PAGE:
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Aerodynamics is the way air moves around

things. Aerodynamics is a subfield of fluid dynamics and gas dynamics The rules of aerodynamics explain how an airplane is able to fly. Anything that moves through air reacts to aerodynamics. A rocket blasting off the launch pad and a kite in the sky react to aerodynamics. Aerodynamics even acts on cars, since air flows around cars.

Aerodynamic force
Aerodynamic force is exerted on a body by

the air (or some other gas) in which the body is immersed, and is due to the relative motion between the body and the gas. Aerodynamic force arises from two causes: the force due to the pressure on the surface of the body, and the force due to viscosity, also known as skin friction.

Types of Aerodynamics Forces

Lift Drag Thrust Mach number

What Is Lift?
Lift is the push that lets something move up. It is the force that is the opposite of weight. Everything that flies must have lift. For an aircraft to move upward, it must have more lift than weight. A hot air balloon has lift because the hot air inside is lighter than the air around it. Hot air rises and carries the balloon with it. A helicopters lift comes from the rotor blades at the top of the helicopter. Their motion

through the air moves the helicopter upward. Lift for an airplane comes from its wings.

What Is Drag?
Drag is a force that tries to slow something down. It makes it hard for an object to move. It is harder to walk or run through water than through air. That is because water causes more drag than air. The shape of an object also changes the amount

of drag. Most round surfaces have less drag than flat ones. Narrow surfaces usually have less drag than wide ones. The more air that hits a surface, the more drag it makes.

What Is Thrust?

Thrust is the force that is the opposite of drag. Thrust is the push that moves something forward. For an aircraft to keep moving forward, it must have more thrust than drag. A small airplane might get its thrust from a propeller. A larger airplane might get its thrust from jet engines. A glider does not have thrust. It can only fly until the drag causes it to slow down and land.

What is Mach Number?

is the speed of an object moving through air,

or any other fluid substance, divided by the speed of sound The Mach number is used to distinguish between incompressible and compressible flows.

Incompressible aerodynamics
An incompressible flow is characterized by a

constant density despite flowing over surfaces or inside ducts. A flow can be considered incompressible as long as its speed is low. For higher speeds, the flow will begin to compress as it comes into contact with surfaces Subsonic aerodynamics is incompressible aerodynamics.

Subsonic Aerodynamics
Subsonic (or low-speed) aerodynamics is the study of fluid motion which is everywhere much

slower than the speed of sound through the fluid or gas. There are several branches of subsonic flow but one special case arises when the flow is inviscid, incompressible and irrotational. This case is called Potential flow and allows the differential equations used to be a simplified version of the governing equations of fluid dynamics, thus making available to the aerodynamicist a range of quick and easy solutions. It is a special case of Subsonic aerodynamics.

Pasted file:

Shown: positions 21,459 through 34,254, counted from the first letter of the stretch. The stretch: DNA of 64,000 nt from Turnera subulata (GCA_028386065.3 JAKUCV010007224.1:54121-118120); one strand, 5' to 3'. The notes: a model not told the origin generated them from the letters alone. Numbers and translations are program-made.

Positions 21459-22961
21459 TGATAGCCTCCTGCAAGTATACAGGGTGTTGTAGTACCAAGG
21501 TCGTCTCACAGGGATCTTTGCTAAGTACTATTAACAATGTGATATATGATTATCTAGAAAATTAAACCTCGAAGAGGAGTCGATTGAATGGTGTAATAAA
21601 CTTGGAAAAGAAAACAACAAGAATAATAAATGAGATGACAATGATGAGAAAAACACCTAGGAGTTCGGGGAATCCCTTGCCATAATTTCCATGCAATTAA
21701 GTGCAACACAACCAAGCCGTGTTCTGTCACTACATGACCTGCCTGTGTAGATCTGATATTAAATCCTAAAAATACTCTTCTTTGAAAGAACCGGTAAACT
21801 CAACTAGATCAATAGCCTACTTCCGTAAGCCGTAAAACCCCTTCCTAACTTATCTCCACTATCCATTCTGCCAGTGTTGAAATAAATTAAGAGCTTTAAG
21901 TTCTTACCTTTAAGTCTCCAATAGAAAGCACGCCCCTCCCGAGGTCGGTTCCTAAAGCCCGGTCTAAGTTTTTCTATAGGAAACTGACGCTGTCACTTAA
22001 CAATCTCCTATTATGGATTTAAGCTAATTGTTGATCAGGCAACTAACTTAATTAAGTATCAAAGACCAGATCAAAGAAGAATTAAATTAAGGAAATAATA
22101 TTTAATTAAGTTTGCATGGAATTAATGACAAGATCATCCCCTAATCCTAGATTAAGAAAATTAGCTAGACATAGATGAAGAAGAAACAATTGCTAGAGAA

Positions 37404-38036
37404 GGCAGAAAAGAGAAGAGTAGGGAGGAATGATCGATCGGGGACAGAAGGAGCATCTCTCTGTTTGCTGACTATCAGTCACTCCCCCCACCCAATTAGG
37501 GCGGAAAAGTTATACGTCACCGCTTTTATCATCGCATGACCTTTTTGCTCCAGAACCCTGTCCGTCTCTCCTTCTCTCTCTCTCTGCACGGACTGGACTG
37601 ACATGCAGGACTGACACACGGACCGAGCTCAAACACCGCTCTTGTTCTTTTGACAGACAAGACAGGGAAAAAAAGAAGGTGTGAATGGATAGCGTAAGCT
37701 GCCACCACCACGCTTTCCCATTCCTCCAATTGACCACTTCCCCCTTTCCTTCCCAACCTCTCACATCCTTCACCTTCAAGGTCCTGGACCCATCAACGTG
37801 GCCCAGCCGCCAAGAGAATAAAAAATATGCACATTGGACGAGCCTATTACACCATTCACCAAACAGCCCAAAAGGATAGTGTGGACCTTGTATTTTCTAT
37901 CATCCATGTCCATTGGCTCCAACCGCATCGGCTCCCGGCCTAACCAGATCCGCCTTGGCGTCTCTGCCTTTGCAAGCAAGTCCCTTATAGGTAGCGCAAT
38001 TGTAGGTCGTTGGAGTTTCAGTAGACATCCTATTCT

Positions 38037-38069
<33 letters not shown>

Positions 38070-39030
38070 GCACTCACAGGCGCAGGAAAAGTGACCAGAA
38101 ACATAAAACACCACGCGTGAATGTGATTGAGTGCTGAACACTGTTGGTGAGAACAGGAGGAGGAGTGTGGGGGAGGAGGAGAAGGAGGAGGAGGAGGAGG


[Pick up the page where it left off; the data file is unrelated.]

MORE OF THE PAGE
Compressible aerodynamics
According to the theory of aerodynamics, a flow is considered to be compressible if its change

in density with respect to pressure is non-zero along a streamline. where the Mach number in part or all of the flow exceeds 0.3. The Mach .3 value is rather arbitrary, but it is used because gas flows with a Mach number below that value demonstrate changes in density with respect to the change in pressure of less than 5%. Transonic, supersonic, and hypersonic flows are all compressible.

Transonic Aerodynamics
The term Transonic refers to a range of velocities

just below and above the local speed of sound (generally taken as Mach 0.81.2). It is defined as the range of speeds between the critical Mach number, when some parts of the airflow over an aircraft become supersonic, and a higher speed, typically near Mach 1.2, when all of the airflow is supersonic. Between these speeds some of the airflow is supersonic, and some is not.

Supersonic Aerodynamics
Supersonic aerodynamic problems are those

involving flow speeds greater than the speed of sound . Calculating the lift on the Concorde during cruise can be an example of a supersonic aerodynamic problem. Supersonic flow behaves very differently from subsonic flow.

Hypersonic Aerodynamics
In aerodynamics, hypersonic speeds are speeds that are highly supersonic. In the 1970s, the term generally came to refer to speeds of Mach 5 (5 times the speed of sound) and above. The hypersonic regime is a subset of the supersonic regime. Hypersonic flow is characterized by high temperature flow behind a shock wave, viscous

interaction, and chemical dissociation of gas.

Aerodynamics in other fields

Aerodynamics is important in a number of applications other than aerospace engineering. It is a significant factor in any type of vehicle design, including automobiles. It is important in the prediction of forces and moments in sailing. It is used in the design of mechanical components such as hard drive heads. Structural engineers also use aerodynamics, and particularly aeroelasticity, to calculate wind loads in the design of large buildings and bridges. Urban aerodynamics seeks to help town planners and designers improve comfort in outdoor spaces, create urban microclimates and reduce the effects of urban pollution. The field of environmental aerodynamics studies the ways atmospheric circulation and flight mechanics affect ecosystems. The aerodynamics of internal passages is important in heating/ventilation, gas piping, and in automotive engines where detailed flow patterns strongly affect the performance of the engine.